Harris Scaffolding appeared at Kidderminster Magistrates’ Court on 22 March and pleaded guilty to breaching reg.4(1) of the Work at Height Regulations 2005. He was fined £10,000 and ordered to pay £6156 in costs.

Source: SHP 25-3-13

Network Rail fined £340,000 (inc costs) following fatality

Network Rail and a railway maintenance firm have been ordered to pay almost £500,000 in fines and costs between them in relation to a fatal incident.

On 30 September 2003, employees of GT Railway Maintenance Ltd (trading as Carillion Rail) were carrying out routine maintenance on a rail-engineering machine owned by Network Rail. An electrical fault caused part of the machine to move while one of the workers, Liam Robinson, was inside. He was trapped by the moving parts and subsequently died from crush injuries.

The Office of Rail Regulation (ORR) investigated the incident and found there wasn’t an adequate risk assessment in place. The machinery had insufficient guardrails and workers were allowed to keep the engine running while maintenance was undertaken, which significantly increased the risk of injury.

ORR principal inspector of railways Darren Anderson said: “My thoughts today are with the family of Liam Robinson, and all those affected by this tragic incident. His entirely avoidable death was caused by Network Rail and GT Railway Maintenance’s lack of adequate safety precautions when accessing dangerous parts of this machinery. The sentence passed today by the court clearly demonstrates the seriousness of their offences.”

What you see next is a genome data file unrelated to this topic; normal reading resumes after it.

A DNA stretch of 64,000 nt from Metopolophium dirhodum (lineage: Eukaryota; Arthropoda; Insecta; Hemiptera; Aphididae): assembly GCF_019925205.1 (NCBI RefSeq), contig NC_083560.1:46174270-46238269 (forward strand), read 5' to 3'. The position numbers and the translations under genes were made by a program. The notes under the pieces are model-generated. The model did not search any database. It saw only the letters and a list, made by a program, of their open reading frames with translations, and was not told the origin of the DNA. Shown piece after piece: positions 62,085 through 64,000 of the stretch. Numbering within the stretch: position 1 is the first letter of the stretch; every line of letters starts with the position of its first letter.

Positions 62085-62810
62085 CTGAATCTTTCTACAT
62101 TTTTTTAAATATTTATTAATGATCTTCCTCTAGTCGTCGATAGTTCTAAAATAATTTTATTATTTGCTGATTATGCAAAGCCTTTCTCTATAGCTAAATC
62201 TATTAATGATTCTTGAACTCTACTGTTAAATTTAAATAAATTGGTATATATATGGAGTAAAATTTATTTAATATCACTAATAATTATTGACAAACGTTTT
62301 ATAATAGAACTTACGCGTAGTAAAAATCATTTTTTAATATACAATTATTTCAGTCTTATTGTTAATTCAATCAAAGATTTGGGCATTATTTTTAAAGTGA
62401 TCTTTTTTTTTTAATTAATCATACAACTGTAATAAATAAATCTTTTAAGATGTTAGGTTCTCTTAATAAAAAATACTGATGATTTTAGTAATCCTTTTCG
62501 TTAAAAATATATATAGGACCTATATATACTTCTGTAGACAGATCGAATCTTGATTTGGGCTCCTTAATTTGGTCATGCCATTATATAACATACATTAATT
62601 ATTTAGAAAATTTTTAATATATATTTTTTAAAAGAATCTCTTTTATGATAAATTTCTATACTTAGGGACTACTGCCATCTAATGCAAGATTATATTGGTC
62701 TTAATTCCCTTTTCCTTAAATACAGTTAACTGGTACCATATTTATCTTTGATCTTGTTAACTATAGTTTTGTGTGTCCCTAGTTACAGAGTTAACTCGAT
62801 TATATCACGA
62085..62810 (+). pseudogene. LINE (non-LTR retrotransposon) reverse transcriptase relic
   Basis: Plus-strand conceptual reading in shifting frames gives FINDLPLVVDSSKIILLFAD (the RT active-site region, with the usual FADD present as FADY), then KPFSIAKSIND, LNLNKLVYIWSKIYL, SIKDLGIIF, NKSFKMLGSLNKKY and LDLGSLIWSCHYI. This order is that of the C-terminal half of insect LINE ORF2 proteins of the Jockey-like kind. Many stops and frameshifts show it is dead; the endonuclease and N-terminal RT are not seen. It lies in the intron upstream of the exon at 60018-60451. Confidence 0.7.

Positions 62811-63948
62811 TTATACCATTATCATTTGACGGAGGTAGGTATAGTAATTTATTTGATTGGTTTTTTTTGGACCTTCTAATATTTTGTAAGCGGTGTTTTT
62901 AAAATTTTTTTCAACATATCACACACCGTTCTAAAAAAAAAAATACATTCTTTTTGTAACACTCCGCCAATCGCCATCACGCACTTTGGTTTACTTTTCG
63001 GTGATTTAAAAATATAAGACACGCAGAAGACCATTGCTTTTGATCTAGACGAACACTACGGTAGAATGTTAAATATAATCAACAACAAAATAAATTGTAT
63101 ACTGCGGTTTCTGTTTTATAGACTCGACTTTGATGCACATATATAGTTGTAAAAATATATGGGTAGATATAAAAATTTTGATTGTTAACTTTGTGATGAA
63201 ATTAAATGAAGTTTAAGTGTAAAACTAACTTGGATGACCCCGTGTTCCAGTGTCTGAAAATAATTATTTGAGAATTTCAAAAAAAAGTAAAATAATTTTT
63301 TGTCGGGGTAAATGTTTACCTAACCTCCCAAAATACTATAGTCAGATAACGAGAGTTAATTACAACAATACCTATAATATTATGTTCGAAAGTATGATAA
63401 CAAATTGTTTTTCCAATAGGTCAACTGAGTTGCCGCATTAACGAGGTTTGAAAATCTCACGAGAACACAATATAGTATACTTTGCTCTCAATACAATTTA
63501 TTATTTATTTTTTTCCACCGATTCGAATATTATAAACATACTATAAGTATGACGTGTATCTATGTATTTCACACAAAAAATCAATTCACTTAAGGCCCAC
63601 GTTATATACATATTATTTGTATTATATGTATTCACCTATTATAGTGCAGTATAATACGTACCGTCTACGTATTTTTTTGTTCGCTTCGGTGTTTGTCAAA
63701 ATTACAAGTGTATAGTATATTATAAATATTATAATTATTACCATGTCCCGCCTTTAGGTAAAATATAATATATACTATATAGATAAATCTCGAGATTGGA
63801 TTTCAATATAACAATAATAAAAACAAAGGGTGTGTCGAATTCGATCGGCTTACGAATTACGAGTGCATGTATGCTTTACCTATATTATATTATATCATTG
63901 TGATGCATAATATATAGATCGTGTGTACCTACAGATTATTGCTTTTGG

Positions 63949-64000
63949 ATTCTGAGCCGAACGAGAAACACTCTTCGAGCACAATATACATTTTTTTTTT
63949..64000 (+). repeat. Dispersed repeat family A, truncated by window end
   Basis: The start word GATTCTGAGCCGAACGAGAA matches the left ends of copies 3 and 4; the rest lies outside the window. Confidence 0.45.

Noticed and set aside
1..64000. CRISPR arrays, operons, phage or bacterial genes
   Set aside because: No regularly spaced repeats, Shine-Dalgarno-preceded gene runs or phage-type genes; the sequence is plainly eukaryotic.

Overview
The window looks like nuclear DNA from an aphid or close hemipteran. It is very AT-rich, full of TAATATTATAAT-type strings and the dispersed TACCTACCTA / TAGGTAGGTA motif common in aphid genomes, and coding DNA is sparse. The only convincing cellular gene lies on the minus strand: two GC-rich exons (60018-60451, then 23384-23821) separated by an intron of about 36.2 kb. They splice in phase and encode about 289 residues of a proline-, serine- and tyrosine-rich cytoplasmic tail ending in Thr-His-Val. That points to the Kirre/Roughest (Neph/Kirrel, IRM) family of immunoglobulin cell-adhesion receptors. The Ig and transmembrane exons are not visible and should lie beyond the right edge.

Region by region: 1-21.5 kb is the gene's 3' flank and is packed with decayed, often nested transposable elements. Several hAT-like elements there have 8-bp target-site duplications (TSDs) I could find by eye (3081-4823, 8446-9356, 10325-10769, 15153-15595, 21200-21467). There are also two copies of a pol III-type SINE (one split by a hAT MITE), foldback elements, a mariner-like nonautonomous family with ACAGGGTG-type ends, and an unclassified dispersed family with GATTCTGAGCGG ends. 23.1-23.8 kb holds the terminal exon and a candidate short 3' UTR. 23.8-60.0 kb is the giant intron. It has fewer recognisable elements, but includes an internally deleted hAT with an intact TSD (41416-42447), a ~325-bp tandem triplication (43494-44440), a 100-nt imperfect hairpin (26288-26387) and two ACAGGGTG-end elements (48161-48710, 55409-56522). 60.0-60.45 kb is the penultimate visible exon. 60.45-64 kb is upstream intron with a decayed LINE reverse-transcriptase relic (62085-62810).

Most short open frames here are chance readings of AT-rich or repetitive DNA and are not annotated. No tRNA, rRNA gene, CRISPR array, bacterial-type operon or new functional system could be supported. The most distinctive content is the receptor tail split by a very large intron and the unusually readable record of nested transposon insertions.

Network Rail appeared at Stafford Crown Court on 22 March and was found guilty of breaching s3(1) of the HSWA 1974, and reg.11 of PUWER 1998 following a three-week trial. It was fined a total of £200,000 and ordered to pay £140,000 in costs.

GT Railway Maintenance Ltd appeared at an earlier hearing on 5 December 2012 and pleaded guilty to breaching s2(1) of the HSWA 1974, and reg.11 of PUWER 1998. It was fined £118,125 and ordered to pay £40,000 in costs.

Source: SHP 25-3-13

Monday 25 March 2013

Fall through fragile roof

A self-employed maintenance contractor has admitted safety failings after a friend, who was helping him on a job, fell through a roof at a disused factory.

Ashley Jones was hired to dismantle the roof of a disused rubber factory at Bullo Pill, Newnham in the Forest of Dean, on 4 September last year. He asked one of his friends to assist him with the job. The man climbed a ladder to access the roof and wasn’t warned it was fragile. There were no witnesses to the incident, and it’s thought the man was walking across the roof, which was made of fragile asbestos cement, when it gave way. He fell three metres to the ground and suffered a broken elbow. He was unable to work for three months owing to his injury.